IN EARLY JUNE 2020 my family, a new friend of mine, and I were sitting on a blanket in the sun. My partner was spreading out food for a picnic in a park in Northampton, MA. My nine-year-old was yelling with joyful abandon running around with the dogs up and down a grassy hill. My companion said softly, “I’ve never experienced anything like this.”
“Like what?” I asked.
“Family,” she answered simply.
She has people she’s related to of course, but what she was referring to is being able to live as a trans woman free of discrimination, hatred, and violence from strangers and family alike. To her, family means being supported without having to hide, without having to flee.
Violence against transgender people has risen across the globe. According to the ACLU, one in four transgender people has experienced assault, and the majority of deadly attacks are against trans women of color. According to the Trans Murder Monitoring Project, the top three countries for rates of murder are Brazil, Mexico, and the U.S. Still, record numbers of trans people are fleeing to the U.S., especially from Central and South America. Despite the murder rate, despite the avalanche of anti-trans bills proposed over the past year, despite the higher rate of persecution within detention centers, people from all over the world still believe they can have a life here and be safe.
When I went to the southern border of the United States in January of 2019 to do accompaniment as a United Church of Christ (UCC) minister, I hadn’t planned on returning home to start the Trans Asylum Seekers Ministry Alliance. The Trans Asylum Seekers Ministry Alliance is now an alliance of United Church of Christ churches in the Southern New England Conference with Quaker and Buddhist partners providing housing, financial and emotional support, and legal and medical advocacy to trans asylum seekers.
There was already so much suffering at the border, as the U.S. had reduced the number of border checkpoints and reduced the number of cases they would process per day. Then the Trump administration enacted the Migrant Protection Program (MPP), colloquially known as “Remain in Mexico,” such that tens of thousands of people were sent back or forced to stay in Mexico without shelter, food, or protection from assault, kidnapping, and murder while their asylum cases proceeded in the U.S.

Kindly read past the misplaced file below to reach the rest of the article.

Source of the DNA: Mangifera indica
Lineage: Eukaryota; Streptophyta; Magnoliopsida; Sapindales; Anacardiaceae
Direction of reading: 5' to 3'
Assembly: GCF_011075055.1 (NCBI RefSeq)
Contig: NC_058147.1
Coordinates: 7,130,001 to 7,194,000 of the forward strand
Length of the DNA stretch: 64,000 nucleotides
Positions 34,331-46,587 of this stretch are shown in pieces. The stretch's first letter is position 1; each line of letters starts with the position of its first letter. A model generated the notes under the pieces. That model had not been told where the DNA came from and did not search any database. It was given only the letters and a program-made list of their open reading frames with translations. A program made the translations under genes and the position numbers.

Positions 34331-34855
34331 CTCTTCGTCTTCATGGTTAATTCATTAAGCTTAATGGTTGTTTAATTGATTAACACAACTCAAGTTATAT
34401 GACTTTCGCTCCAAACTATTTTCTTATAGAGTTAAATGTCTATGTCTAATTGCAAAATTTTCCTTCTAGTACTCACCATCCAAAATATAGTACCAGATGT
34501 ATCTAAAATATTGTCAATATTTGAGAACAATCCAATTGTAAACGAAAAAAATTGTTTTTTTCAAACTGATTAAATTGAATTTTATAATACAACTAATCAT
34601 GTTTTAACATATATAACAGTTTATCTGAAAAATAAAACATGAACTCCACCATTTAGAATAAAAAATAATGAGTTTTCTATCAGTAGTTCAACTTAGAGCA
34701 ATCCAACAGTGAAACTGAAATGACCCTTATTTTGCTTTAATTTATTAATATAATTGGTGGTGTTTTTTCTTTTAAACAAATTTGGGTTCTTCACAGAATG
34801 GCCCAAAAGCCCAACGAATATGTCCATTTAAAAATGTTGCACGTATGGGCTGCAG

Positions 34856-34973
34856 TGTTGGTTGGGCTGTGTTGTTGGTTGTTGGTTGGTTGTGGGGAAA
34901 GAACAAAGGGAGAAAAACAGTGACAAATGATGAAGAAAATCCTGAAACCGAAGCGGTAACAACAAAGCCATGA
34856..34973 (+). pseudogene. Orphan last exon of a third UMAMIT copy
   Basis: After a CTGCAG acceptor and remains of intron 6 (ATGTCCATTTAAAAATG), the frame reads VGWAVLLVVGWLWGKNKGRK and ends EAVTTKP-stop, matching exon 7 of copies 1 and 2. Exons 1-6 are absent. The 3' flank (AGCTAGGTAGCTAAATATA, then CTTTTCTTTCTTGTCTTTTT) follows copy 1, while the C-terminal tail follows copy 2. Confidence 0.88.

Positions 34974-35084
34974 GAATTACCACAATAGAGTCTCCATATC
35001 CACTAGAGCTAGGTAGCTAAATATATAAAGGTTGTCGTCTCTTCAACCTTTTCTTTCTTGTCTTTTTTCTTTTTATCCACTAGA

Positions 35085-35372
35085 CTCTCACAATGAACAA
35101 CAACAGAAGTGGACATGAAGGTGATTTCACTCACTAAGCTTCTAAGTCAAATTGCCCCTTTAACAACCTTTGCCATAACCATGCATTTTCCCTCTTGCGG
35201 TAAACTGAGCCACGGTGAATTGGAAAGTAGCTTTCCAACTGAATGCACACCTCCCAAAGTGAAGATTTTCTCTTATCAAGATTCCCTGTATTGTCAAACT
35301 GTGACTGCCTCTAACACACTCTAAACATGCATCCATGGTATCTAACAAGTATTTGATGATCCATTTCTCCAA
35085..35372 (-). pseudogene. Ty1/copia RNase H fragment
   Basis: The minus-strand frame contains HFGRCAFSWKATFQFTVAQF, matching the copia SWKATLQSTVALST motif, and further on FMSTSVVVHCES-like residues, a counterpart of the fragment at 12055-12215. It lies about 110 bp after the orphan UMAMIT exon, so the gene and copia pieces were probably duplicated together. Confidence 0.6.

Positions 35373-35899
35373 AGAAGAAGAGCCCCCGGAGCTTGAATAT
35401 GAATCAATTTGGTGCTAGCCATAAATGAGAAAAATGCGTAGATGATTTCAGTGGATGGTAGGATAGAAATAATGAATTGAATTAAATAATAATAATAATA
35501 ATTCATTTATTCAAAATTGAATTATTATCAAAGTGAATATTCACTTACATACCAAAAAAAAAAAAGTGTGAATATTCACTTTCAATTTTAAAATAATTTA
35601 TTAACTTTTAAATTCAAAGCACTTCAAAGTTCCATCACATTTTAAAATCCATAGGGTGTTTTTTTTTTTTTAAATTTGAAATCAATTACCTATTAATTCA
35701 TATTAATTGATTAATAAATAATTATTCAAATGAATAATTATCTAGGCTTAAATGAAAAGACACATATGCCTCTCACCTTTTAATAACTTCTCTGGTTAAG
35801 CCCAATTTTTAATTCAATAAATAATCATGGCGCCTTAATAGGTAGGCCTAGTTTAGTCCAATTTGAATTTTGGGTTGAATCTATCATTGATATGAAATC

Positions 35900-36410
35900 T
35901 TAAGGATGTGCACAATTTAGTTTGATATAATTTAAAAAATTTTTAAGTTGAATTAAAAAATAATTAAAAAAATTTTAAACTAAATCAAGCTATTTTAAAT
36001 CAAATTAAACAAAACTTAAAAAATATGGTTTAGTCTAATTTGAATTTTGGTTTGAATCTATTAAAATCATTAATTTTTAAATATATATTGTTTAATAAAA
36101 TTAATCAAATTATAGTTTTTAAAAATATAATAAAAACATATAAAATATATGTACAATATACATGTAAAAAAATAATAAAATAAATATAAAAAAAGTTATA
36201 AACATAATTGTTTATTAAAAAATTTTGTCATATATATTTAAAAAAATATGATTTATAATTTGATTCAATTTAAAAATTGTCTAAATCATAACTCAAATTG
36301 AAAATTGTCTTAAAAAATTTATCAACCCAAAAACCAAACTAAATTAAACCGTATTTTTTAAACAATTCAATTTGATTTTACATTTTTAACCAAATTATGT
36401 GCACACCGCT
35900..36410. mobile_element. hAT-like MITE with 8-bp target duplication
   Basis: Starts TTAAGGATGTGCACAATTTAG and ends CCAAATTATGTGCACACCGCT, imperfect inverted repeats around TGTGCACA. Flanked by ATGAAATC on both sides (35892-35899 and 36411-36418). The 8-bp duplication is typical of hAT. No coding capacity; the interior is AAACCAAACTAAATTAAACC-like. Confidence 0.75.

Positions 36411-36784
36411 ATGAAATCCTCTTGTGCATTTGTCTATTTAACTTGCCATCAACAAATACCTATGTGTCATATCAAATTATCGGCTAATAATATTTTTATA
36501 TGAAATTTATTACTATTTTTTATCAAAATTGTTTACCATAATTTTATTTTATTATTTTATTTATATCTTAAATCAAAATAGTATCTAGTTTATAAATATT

Now Biden has announced that the MPP is going to be phased out. The first group of asylum seekers was allowed to cross the border in San Ysidro on February 19th. Some of these people will be able to connect with family already here. For a majority of trans people though, it is both state discrimination and family violence that they are fleeing when they come to the U.S.
Most of the trans immigrants I know have experienced assault by the police, by strangers, and by family. In some countries, it is illegal for trans people to work, and in the U.S. asylum seekers have to wait six months to a year to get a work permit. Still, whenever my immigrant friends have money, they send it home to that same family to care for siblings, cousins. As one trans woman said: “It’s different here in the U.S., where everyone sees themselves as an individual. Where I come from, if we have anything, we share. We are expected to take care of one another.” Despite the mistreatment she has experienced, she often struggles because she cannot help as many people as she would like, as many people are in need.
In some ways, this is how the Trans Asylum Seekers Ministry Alliance got started. A pair of UCC churches helped one trans woman of color get released from detention to begin the process of seeking asylum. But immediately we began to ask what about the friends left behind. And what about their friends?
The Church has a particular responsibility to welcome and support trans people, because the Church has played such a major role in driving the hatred and persecution of queer and trans people throughout history.
We could not sit by knowing the evil that has been and continues to be done in the name of Christianity. Hatred and persecution are antithetical to the radically inclusive message of Jesus who was well known in his time for saying, “Sex workers are getting into heaven before you” to the church elite, or “The rich will go away empty while the hungry are fed.” It’s also contrary to what his earliest followers said: “There is neither male or female; we are one in Christ.”
We are excited about the ending of the MPP, but we are aware of the limited number of services that exist. Asylum seekers are a different legal category from refugees and have no access to refugee services. Many grassroots groups, including ours, have sprung up or expanded to fill this gap. Whatever changes come politically, what remains constant is the power and inspiration of being able to begin a new life—while dreaming of and building a new world together.
I close with the words of a trans woman from Honduras: “I’m so grateful to the community, to the church, to everyone. My life has been hard, and all I wanted was to be able to be my inner self. Now, I am free.”
Liza Neal is an ordained UCC minister and manager of Seala ag Canadh: Beyond Binaries & Borders.